Spring of 2019 arrived, as did the breeding season, and Minorella was taken to Ontario HF and served. Sadly, she didn’t get in foal. I was quite upset and started to think “what if it will never happen?” However, we were still early in the year, so we prepared her for another walk-in service, and this time we were in luck. It is amazing how happy we breeders get from that small black dot on the ultrasound picture. The dream was becoming reality, I was finally going to get my Ontario HF foal. In June 2019 I imported Minorella to England and that October, she had a sudden severe onset of lymphamgitis. For some weeks, we were not sure if she would survive.

I have always kept up to date on the Polish auctions, so scrolling through the new 2019 Winter Star Auction catalogue was no different than normal. However, that quickly changed when I reached lot 40 – Ontario HF. I had my good friend Geoff Lovis visit that day, and I had to get him to read the name out loud twice as I just didn’t believe my own eyes nor his words. My heart took charge and there was no doubt whatsoever that I needed to find out what the reserve price would be, so I would know if there was even a slight chance of owning this magnificent stallion. I contacted some of my Polish connections and to my big surprise some said no to even trying to help me. In the end, it was through a Polish friend, Monika Mona in England, that I managed to get in touch with a connection of the owner. While I was waiting to hear how much the reserve was, I spend hours telling Geoff how important this stallion was, explaining his achievements and his pedigree. Geoff and I decided that Ontario HF had to end his days at Little Arabians, and that we needed to make sure he would be available worldwide by frozen semen. When the connection of the owner returned with a reserve price and said: “if you pay the reserve, he hasn’t got to go to auction”, Geoff and I became financial partners and we bought Ontario HF. And so it was that Ontario HF arrived at Little Arabians late in the evening of 13 December 2019.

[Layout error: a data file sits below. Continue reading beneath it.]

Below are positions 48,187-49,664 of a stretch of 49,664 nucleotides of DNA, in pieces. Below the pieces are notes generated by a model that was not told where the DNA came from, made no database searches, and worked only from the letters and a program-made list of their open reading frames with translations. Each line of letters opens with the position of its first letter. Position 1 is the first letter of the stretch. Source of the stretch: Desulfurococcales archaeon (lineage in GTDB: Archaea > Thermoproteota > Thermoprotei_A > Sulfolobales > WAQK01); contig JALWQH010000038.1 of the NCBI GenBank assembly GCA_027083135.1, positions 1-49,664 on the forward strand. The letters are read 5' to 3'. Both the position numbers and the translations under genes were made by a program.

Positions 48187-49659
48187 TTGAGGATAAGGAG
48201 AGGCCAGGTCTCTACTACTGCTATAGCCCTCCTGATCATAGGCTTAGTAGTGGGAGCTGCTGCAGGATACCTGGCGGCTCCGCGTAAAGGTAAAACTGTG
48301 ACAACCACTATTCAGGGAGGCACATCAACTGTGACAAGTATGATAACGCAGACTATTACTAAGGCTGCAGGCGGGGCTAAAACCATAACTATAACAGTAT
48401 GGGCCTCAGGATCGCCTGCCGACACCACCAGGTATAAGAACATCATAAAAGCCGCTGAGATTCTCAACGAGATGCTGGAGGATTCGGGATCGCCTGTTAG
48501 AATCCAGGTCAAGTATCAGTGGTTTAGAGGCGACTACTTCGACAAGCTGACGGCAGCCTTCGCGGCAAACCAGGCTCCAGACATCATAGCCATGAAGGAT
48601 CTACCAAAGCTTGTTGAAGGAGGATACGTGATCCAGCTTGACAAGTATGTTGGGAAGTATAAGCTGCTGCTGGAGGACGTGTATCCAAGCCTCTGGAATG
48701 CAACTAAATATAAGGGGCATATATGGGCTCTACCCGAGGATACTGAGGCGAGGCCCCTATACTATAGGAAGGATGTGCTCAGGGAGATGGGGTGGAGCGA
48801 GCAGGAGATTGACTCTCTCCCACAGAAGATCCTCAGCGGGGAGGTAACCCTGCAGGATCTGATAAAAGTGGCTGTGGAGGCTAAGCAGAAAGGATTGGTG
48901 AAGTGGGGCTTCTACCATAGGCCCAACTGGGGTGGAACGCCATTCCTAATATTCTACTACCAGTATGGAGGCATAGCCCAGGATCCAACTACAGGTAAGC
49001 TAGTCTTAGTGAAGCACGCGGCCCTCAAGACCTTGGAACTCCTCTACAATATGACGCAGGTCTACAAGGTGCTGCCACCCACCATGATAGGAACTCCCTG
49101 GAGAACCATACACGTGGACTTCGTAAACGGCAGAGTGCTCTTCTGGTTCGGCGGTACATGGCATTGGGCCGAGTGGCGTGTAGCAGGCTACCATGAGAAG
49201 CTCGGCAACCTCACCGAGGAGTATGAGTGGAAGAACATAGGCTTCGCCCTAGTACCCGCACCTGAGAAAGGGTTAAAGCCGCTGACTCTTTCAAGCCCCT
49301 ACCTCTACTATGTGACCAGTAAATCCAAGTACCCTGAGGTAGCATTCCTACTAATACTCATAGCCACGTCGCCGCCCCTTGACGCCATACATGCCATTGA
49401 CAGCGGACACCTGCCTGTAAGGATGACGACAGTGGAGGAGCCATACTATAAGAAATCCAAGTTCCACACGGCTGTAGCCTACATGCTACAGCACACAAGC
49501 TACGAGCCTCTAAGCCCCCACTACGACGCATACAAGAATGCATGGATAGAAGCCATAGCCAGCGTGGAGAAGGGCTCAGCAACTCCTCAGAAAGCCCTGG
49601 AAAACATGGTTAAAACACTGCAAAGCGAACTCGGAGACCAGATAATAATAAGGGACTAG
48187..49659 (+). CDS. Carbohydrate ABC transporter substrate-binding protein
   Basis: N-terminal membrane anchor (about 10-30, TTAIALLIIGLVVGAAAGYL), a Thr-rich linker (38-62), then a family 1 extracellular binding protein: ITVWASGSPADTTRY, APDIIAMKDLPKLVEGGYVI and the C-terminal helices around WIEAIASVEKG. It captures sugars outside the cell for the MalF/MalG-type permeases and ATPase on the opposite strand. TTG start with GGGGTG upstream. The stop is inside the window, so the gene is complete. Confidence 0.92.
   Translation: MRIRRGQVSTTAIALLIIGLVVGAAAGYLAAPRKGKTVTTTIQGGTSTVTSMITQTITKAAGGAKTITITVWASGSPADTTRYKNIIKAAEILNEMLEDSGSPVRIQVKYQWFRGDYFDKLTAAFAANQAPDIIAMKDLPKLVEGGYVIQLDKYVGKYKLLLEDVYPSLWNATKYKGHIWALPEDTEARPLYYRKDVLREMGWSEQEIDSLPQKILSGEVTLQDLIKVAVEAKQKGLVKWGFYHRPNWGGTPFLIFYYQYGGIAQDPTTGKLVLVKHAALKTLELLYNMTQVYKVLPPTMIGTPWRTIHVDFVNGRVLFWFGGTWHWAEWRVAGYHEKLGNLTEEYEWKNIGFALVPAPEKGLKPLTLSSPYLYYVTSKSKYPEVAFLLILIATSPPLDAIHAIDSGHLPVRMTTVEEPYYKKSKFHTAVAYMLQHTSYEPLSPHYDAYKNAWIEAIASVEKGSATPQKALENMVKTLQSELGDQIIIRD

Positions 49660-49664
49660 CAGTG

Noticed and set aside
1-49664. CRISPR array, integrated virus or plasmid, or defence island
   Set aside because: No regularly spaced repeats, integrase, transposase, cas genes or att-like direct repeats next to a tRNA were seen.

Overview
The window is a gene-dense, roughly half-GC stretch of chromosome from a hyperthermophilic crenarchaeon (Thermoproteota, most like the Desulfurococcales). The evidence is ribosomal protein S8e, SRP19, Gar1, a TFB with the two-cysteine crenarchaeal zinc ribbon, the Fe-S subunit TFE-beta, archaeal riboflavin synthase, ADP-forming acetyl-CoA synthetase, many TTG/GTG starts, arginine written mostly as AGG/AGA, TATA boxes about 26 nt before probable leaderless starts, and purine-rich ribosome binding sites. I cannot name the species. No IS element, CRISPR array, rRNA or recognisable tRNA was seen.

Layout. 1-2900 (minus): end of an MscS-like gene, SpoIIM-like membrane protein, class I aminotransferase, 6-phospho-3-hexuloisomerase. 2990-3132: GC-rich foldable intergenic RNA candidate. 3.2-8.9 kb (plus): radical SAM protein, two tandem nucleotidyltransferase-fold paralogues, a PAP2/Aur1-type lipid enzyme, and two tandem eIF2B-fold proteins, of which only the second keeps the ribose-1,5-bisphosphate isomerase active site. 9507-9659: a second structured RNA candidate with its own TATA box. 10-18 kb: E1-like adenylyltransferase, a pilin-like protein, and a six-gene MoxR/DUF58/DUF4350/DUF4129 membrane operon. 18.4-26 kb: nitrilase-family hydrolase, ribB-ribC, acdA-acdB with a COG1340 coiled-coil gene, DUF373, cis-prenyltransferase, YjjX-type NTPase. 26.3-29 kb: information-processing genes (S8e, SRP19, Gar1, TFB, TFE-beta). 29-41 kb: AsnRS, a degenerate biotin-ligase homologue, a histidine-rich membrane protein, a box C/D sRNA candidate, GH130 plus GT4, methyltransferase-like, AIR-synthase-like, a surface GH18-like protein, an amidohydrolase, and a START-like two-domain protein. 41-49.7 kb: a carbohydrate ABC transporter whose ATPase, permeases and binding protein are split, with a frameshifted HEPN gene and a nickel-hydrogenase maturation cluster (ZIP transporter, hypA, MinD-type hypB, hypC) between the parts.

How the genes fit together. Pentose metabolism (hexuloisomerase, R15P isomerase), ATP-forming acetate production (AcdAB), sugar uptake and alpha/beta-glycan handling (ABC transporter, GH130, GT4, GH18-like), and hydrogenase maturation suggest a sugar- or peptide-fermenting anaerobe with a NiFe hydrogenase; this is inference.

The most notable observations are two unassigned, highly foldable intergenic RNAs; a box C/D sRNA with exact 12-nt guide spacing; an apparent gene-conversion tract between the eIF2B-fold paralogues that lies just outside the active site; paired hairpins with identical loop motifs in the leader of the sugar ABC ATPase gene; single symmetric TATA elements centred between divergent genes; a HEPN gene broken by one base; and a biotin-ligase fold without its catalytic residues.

Minorella (El Bak x Minorka) with her Ontario HF filly foal, Little Mona. Credit Robert Green

To say this stallion lived up to my expectations was an understatement – he was every bit as regal as I had sensed from his videos. In spite of his age, he had perfect dry clean limbs, amazing feet, and the next morning he proved he still had his big stride. For me he was everything an Arabian horse should be – a beautiful functional horse with movement, type, and a kind loving temperament.

Ontario HF was only at Little Arabians for a short time before we sent him off to Stallion AI Services for semen freezing. Having known Tullis and his team for many years, I felt I could trust them to provide Ontario with the best care. He stayed there for several months and didn’t come back until we had mares ready for live cover. All the mares we covered in 2020 were scanned in foal. 

While Ontario was away, my original Ontario dream foal arrived into this world. Minorella foaled down Little Mona, the filly being named in memory of my late grandmother Mona, my friend Monika Mona, and also as part of her grandsire’s name; the legendary Monarch AH (Wiking x Sasanka). Little Mona was every bit as good as I could have hoped for and she will, of course, be retained at Little Arabians. Sadly, when Mona was two months old, Minorella had a severe return of the lymphangitis and this time we were fighting a losing battle. The leg had been so swollen that the blood supply to her coronary band had been significantly compromised and sadly as a result, her hoof capsule had started to detach itself. We had had no option but to bring Little Glorianna (Ekilbr x Ginea) into milk so she could adopt Little Mona, and then sadly euthanise Minorella.

Ontario and I became great friends. I am certain he knew how much I loved him, he had me well trained as his personal assistant, and in return he would give me hugs and brighten my world every single day. He had a special ability to know when you needed him the most. During his time at Little Arabians Ontario HF lived the life of a king. His word was the law, and everybody did everything he desired to give him the best possible life. He went in the fields grazing daily next to other horses, enjoying the sun on his back, and loving a mud bath in the wetter months. Every day he would tell me when he had enough and wanted to go inside – his wish was my command – and he would immediately be brought in. Even the yard guys fell for his big liquid eyes and every time they went shopping, they bought him bags of carrots. One guy, John, who had never been around horses before, had great enjoyment standing by Ontario giving him a groom and cutting carrots into small bitesize treats, just as Ontario liked them. We all hoped this dream would last at least another decade; after all Ontario HF was fit and healthy.